Task 9 - Normal Mode Analysis 2011

From Bioinformatikpedia

Several experimental techniques, such as X-ray crystallography, NMR and spectroscopy, can provide information on the structure and dynamics of biological macromolecules, in our case proteins. However, experimental methods are often time-consuming and do not provide a complete picture of the dynamic properties of proteins. Structural bioinformatics can complement experimental methods.

Molecular dynamics (MD) simulations provide invaluable insight into protein dynamics considering the full range of harmonic and anharmonic motions at the atomic level. However, as you have found out by now, MD simulations are computational expensive. Typical simulations sample conformational motions on the nanosecond timescale.

Normal mode analysis (NMA), on the other hand, has been used successfully to determine and investigate large global motions of proteins. In NMA, the protein is modeled as a harmonic system oscillating around a stable equilibrium. The low-frequency modes correspond to collective motions of the complete protein.
The first NMA of a protein used an all-atom representation of bovine pancreatic trypsin inhibitor (BPTI). You can have a look at the papers here:
Brooks & Karplus 1983
Go, Noguti & Nishikawa 1983

Elastic network models (among them Gaussian and anisotropic network models) greatly reduce the memory requirements for NMA. In 1996, Monique Tirion introduced this simplified model that was further developed by several others during the next years. You can find a short overview here:
Two original papers can be viewed here:
Tirion 1996
Hinsen 1998

Introductory talks

These talks give an introduction to normal mode analysis:



Tasks and questions

In this task you will analyze your protein structure using elastic and Gaussian network models. Furthermore, using a small protein as example you will calculate normal modes based on all atoms. Some servers provide a concise introduction to the theory behind NMA. This information may be very helpful.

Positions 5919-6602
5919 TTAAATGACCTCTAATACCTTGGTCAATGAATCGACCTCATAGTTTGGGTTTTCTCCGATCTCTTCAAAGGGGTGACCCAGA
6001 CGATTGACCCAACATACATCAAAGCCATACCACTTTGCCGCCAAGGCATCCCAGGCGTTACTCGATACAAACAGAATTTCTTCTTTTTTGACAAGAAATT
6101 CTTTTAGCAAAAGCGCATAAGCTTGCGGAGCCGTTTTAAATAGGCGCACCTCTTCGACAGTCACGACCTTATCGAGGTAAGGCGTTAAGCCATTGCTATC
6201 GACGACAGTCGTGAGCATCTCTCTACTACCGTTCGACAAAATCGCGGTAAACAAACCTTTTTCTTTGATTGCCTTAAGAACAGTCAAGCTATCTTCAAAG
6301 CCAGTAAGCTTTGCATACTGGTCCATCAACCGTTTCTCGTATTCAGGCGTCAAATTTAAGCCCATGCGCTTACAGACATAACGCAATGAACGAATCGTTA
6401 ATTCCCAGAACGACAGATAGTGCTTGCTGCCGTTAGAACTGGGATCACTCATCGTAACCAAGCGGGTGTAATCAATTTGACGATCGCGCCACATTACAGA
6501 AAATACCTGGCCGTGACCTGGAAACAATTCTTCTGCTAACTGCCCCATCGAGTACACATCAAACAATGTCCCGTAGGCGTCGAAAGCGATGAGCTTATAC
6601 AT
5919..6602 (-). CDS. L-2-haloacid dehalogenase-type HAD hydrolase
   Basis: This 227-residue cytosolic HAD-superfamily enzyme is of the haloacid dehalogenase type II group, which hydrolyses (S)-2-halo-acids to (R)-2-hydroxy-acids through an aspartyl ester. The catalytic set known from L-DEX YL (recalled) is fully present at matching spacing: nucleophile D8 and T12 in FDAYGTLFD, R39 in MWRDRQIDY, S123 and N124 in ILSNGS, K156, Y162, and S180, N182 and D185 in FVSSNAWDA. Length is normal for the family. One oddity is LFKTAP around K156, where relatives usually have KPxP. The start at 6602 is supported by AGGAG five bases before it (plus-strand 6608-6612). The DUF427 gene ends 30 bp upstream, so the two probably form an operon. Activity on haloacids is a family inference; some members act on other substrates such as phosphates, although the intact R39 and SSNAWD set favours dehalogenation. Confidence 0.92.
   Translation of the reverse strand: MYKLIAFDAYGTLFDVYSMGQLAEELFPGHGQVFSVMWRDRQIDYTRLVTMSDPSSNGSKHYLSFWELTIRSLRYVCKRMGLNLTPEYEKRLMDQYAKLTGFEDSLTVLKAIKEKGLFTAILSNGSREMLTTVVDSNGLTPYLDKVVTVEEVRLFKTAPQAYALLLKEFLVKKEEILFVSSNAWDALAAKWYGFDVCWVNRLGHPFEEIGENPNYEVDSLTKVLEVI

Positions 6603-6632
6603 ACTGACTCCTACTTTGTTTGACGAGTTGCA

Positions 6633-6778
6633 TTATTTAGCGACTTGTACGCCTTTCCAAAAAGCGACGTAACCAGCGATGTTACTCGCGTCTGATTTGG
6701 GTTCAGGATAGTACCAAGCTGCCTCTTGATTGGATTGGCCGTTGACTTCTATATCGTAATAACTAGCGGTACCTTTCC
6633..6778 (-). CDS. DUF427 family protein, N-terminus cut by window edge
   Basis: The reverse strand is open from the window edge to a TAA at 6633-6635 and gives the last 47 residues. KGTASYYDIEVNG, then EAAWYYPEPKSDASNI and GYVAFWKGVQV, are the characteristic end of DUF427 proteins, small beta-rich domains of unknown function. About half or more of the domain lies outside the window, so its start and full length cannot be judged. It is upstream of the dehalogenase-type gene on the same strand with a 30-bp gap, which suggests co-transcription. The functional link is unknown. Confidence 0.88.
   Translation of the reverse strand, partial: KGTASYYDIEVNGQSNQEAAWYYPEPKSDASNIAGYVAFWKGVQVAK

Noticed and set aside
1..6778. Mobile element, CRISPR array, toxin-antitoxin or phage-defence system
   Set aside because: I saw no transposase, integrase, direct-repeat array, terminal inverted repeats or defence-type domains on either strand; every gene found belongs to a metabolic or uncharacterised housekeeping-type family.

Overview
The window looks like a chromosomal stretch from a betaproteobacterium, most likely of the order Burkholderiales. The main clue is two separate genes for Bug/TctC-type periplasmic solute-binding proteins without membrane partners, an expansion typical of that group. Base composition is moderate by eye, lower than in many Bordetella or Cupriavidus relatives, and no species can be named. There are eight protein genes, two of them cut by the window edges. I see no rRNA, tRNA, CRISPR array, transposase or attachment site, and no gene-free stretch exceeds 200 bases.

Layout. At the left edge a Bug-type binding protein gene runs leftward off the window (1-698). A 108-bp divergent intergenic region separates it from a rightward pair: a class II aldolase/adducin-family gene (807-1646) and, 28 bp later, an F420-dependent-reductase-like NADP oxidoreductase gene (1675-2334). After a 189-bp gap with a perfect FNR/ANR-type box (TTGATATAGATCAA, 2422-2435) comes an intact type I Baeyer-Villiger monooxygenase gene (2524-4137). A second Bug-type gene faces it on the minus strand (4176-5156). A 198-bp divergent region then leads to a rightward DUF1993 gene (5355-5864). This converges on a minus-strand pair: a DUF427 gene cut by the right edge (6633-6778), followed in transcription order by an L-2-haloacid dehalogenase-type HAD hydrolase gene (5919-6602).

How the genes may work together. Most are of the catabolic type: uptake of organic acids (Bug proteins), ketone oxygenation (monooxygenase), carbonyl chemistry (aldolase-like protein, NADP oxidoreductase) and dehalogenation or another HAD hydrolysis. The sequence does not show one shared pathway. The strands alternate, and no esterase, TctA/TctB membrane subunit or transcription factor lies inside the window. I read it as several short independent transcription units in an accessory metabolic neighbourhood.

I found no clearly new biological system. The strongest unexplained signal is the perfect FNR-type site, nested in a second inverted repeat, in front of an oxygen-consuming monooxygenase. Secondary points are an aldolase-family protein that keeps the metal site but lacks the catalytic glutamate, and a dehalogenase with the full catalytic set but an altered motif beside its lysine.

For each server, analyze at least the lowest five normal modes.

  • What information do the different servers provide?
  • Which regions of your protein are most flexible, most stable?
  • When you visualize the modes (provided by server or using for example PyMol or VMD), try to describe what movements you observe? Hinge-movement, “breathing”…
  • Can you observe notable differences between the normal modes calculated by different servers?
  • Out of the servers, chose one or two favorites and discuss the results of these in more detail. Why do you like these?
  • When your MD simulations are finished, compare the lowest-frequency normal modes with your MD simulation using visualization software, e.g. PyMol or VMD. Can you observe different movements or similar dynamics? If possible, compare an overlay of the lowest-frequency modes to your MD simulation. You can superimpose the normal modes for example in VMD.
  • What are the advantages and disadvantages of NMA compared to MD?


  • If possible, use a cutoff for Cα atom pairs of 15 Å.
  • Calculate the 10 lowest-frequency normal modes (the six zero modes have to be considered for a few applications).
  • In most cases you can upload the original .pdb file from the Protein Data Bank. In some cases, however, you can upload only the structure itself (ATOM lines of the .pdb file).



  • try the amplitude scaling and vectors option



Anisotropic Network Model web server


  • set the distance weight to 3.0
  • try the amplitude scaling and vectors option
  • have a look at the different ANM model cutoffs

oGNM – Gaussian network model


  • set the cutoff to 15 Å

we found an alternative link which works (maybe it's the same):


It appears to be the same. Thank you!

I found even another link:


which also seems to be working. The first link which is currently not working is the one specified in the original paper (http://www.ncbi.nlm.nih.gov/pubmed/16845002) and also on the website of the Bahar group (http://www.csb.pitt.edu/Faculty/bahar/index.php). When you find out about such problems, I am sure the group will appreciate it very much, if you inform them.



  • set the distance weight to 3.0
  • set the cutoff to 15 Å

All-atom NMA using Gromacs on the NOMAD-Ref server


  • All-atom calculations are only supported for small proteins of up to 2,000 atoms. Use for example BPTI, PDB entry: 1BPT. Upload a .pdb file that contains only the ATOM lines of the original .pdb file. You can also choose another small protein for the all-atom NMA.
  • set the temperature to 600K and 2000K
  • you can visualize the modes with PyMol or VMD.
  • Compare the all-atom NMA of BPTI (or your chosen protein) with an elastic network calculation, e.g. NOMAD-Ref.